Applying journey analysis to determine the impact of an ERP merge

By Michelle Badenhorst, Head of CX at EOH Coastal. 

I was recently asked to join an ERP merge project as my client was concerned that they didn’t have sufficient and appropriate change management and program governance in place. The problem was amplified by their previous ERP upgrade project where they experienced many of the challenges cited by companies. They were confronted by the following challenges:

·     Lack of commitment from managers

·     Little focus on system training

·     Insufficient testing functions

A lack of commitment from managers

Commitment and buy-in from managers were very low and often absent. Managers expressed that they were not included in communication and didn’t understand the need for the change. While others noted that they are keen for the coming change although they don’t necessarily know what and how things are going to change.

Little focus on system training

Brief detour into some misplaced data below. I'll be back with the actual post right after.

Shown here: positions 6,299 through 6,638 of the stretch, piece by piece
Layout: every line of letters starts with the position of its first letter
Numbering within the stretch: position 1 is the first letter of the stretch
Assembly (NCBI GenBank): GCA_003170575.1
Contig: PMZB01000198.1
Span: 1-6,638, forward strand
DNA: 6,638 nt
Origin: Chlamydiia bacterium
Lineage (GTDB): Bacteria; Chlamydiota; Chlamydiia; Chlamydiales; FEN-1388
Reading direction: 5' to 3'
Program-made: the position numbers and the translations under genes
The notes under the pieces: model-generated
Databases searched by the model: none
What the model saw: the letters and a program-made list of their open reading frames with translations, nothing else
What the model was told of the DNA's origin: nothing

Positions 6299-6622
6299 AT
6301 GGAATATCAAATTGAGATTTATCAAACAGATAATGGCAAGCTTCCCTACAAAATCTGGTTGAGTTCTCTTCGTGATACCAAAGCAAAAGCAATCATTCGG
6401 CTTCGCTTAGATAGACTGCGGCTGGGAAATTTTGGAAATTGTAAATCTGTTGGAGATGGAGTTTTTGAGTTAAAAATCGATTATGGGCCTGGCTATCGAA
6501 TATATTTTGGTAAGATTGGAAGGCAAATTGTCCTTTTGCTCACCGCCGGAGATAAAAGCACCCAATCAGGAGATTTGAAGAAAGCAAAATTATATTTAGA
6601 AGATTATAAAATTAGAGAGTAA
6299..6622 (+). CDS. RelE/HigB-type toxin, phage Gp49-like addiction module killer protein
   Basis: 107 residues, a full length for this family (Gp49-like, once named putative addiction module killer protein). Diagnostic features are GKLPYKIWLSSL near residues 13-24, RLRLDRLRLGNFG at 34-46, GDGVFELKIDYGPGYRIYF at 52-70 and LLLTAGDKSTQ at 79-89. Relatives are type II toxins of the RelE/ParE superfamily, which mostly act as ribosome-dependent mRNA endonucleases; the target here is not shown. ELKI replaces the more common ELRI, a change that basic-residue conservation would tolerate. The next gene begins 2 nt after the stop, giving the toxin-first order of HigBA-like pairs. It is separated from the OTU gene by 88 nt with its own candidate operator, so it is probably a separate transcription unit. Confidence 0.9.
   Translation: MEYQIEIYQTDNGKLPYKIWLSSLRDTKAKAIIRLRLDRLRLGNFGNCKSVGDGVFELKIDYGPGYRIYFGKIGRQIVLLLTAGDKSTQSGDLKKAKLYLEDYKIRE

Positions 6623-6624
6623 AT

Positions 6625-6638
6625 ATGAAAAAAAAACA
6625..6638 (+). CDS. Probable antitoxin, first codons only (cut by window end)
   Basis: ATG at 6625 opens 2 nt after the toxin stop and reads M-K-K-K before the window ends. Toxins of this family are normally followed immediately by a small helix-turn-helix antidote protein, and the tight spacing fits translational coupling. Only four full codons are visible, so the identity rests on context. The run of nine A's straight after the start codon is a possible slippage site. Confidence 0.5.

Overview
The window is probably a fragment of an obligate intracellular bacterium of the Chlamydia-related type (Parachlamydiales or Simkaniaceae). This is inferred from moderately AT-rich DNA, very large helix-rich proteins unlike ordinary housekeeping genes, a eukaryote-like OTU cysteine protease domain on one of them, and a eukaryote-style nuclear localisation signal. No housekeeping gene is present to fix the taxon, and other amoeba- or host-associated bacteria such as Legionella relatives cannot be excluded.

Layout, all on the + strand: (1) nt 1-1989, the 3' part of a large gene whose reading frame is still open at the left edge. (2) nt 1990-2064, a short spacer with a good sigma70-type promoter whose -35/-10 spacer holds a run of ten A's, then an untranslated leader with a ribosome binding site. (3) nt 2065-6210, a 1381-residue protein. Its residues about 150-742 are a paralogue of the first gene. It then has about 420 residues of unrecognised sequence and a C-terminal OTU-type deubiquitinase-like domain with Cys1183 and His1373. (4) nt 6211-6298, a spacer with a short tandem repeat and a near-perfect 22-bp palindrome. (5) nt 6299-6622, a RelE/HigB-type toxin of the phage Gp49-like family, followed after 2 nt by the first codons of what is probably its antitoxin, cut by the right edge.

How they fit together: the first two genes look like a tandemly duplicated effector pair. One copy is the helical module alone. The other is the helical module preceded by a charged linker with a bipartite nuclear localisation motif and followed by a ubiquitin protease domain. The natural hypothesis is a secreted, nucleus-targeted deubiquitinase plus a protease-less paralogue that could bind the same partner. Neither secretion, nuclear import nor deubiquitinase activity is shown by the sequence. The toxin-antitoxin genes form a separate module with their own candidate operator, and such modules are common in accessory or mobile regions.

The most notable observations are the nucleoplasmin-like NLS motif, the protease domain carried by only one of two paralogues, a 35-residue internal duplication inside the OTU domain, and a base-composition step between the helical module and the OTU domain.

Some of the users that were interviewed felt that they weren’t properly trained in their current function while others felt they weren’t sufficiently trained on the system processes. The successful implementation of any ERP system will be much more feasible if you offer users full training and ensure they are motivated to use the system.

Insufficient testing functions

ERP implementations require significant testing relating to the new ERP processes and third-party integrations. Various stakeholders made reference to issues  after the ERP upgrade relating to third party integrations that nearly brought the company to a stand-still and costed the company dearly.

It is imperative that a sufficient amount of testing is carried out during the ERP implementation to ensure successful  integration of processes and functions. Testing provides the opportunity to highlight any issues, so that they are taken care of before the system is fully implemented and live.